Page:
European Tour chief executive Keith Pelley has contacted the R&A to voice his displeasure at the "grossly unfair" penalty received by Li Haotong in the Omega Dubai Desert Classic.
Li was penalised two shots on the 72nd hole because his caddie was on a direct line behind the ball when he began to take his stance on the green.
That was in breach of rule 10.2b(4), one of a number amended at the start of 2019, and meant the defending champion dropped from a tie from third to a tie for 12th, costing him more than 80,000 euro.
A statement from Pelley read: "There has been much discussion and comment over the past 24 hours on the two-shot penalty given to Li Haotong for his breach of Rule 10.2b (4) on the 18th green of the Omega Dubai Desert Classic.
"Let me state initially that, under the new Rules of Golf issued on January 1, 2019, the decision made by our referees was correct, under the strict wording of the rules.
"It is my strong belief, however, that the fact there is no discretion available to our referees when implementing rulings such as this is wrong and should be addressed immediately.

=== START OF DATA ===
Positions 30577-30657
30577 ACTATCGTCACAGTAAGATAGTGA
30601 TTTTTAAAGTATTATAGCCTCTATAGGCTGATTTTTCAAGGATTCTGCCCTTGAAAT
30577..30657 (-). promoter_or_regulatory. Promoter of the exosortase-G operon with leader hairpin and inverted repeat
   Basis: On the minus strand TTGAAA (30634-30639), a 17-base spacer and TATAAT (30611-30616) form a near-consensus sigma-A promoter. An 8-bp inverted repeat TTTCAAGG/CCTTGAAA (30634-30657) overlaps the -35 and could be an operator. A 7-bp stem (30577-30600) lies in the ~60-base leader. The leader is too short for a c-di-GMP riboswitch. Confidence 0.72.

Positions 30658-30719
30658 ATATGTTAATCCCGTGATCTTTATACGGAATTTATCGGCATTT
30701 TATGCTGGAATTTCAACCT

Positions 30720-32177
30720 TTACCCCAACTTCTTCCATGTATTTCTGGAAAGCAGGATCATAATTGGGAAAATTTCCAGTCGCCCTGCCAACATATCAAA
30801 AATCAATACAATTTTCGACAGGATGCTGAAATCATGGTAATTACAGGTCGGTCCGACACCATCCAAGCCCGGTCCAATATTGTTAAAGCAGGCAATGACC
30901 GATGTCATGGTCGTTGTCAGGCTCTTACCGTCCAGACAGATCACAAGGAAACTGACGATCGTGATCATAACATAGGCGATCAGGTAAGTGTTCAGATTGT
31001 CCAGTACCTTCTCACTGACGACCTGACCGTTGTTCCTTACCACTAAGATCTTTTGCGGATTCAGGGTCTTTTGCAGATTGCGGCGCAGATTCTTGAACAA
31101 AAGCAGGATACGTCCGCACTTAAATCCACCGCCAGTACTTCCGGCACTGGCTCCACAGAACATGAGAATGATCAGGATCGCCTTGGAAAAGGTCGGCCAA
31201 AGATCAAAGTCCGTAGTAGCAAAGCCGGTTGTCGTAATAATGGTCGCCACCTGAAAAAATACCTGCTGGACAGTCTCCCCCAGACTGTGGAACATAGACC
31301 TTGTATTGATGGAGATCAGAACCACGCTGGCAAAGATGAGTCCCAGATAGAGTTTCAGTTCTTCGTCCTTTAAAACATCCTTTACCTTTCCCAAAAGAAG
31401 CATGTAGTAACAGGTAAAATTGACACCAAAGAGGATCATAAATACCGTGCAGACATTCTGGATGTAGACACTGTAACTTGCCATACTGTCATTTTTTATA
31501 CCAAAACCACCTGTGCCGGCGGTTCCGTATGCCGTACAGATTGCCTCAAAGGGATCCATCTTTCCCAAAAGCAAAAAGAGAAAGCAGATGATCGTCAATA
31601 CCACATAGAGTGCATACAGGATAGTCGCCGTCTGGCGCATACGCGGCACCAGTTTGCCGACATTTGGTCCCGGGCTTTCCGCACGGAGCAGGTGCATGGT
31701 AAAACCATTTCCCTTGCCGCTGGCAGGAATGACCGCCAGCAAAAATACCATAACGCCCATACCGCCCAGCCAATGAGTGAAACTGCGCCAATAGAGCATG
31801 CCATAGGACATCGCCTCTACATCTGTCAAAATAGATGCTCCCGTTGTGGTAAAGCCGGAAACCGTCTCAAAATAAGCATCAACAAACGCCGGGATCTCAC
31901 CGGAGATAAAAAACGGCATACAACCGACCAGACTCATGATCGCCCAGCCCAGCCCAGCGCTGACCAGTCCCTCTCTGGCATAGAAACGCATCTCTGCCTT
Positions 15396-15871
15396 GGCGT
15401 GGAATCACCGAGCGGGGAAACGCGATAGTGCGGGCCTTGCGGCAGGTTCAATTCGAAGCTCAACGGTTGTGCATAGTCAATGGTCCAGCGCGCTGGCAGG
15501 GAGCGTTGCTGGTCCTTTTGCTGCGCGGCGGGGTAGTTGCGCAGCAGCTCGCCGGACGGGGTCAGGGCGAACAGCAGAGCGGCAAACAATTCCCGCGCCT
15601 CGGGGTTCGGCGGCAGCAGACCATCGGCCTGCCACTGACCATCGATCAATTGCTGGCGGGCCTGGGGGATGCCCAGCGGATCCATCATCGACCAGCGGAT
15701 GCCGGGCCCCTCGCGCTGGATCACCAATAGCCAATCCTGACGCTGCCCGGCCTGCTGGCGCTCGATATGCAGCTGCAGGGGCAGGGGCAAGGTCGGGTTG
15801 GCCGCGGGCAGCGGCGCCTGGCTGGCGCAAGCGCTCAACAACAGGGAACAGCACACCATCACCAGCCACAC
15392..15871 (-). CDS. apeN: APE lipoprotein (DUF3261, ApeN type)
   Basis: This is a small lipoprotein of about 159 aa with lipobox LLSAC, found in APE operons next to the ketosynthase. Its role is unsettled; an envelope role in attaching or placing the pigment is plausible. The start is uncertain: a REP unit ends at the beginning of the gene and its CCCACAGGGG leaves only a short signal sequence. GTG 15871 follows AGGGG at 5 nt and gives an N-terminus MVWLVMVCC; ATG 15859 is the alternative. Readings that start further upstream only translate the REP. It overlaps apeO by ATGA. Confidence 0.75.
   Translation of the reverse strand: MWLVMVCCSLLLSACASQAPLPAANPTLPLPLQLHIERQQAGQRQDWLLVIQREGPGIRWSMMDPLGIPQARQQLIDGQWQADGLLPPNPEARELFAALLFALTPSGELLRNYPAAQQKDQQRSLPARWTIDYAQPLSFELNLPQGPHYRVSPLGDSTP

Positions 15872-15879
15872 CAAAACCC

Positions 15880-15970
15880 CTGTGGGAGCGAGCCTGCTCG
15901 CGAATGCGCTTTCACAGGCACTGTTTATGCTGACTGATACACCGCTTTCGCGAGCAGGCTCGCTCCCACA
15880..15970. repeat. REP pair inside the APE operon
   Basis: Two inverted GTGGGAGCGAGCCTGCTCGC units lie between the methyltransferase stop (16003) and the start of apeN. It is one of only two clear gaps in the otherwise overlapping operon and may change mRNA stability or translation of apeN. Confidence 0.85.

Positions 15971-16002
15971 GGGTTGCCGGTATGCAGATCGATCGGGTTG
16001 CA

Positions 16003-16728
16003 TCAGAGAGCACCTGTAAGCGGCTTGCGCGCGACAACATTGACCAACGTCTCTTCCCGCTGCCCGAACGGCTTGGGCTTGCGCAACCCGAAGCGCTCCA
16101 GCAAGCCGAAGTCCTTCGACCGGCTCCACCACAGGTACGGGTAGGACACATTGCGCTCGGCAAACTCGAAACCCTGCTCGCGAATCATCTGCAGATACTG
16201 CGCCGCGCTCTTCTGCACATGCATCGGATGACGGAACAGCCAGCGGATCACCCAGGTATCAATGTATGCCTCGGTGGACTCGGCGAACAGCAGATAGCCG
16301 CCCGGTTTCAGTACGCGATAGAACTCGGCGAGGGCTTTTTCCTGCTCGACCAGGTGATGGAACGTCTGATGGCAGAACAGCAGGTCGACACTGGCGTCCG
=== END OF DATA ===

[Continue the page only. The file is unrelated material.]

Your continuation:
"Everyone I have spoken to about this believes, as I do, that there was no malice or intent from Li Haotong, nor did he gain any advantage from his, or his caddie's split-second actions.
"Therefore the subsequent two-shot penalty, which moved him from T3 in the tournament to T12, was grossly unfair in my opinion.
"In an era where we are striving to improve all aspects of golf, we need to be careful and find the proper balance between maintaining the integrity of the game and promoting its global appeal.
"I have spoken personally to R&A chief executive Martin Slumbers to voice my opposition to the fact there is no discretion available to our referees in relation to this ruling, and I will be making additional representation to the R&A in the near future to discuss the matter further."
The R&A had earlier sought to clarify the ruling by posting an explanation on social media and have been approached for comment by the Press Association.
In explaining the penalty on Sunday evening, a statement from the European Tour read: "Li Haotong's caddie was on a direct line behind the ball when he began to take his stance on the 18th green.
"The player's caddie must not stand behind the player for any reason when a player begins taking a stance. Haotong could have avoided the penalty if he had backed off the stroke and retaken his stance. He did not, hence a two-stroke penalty applied to his score on 18."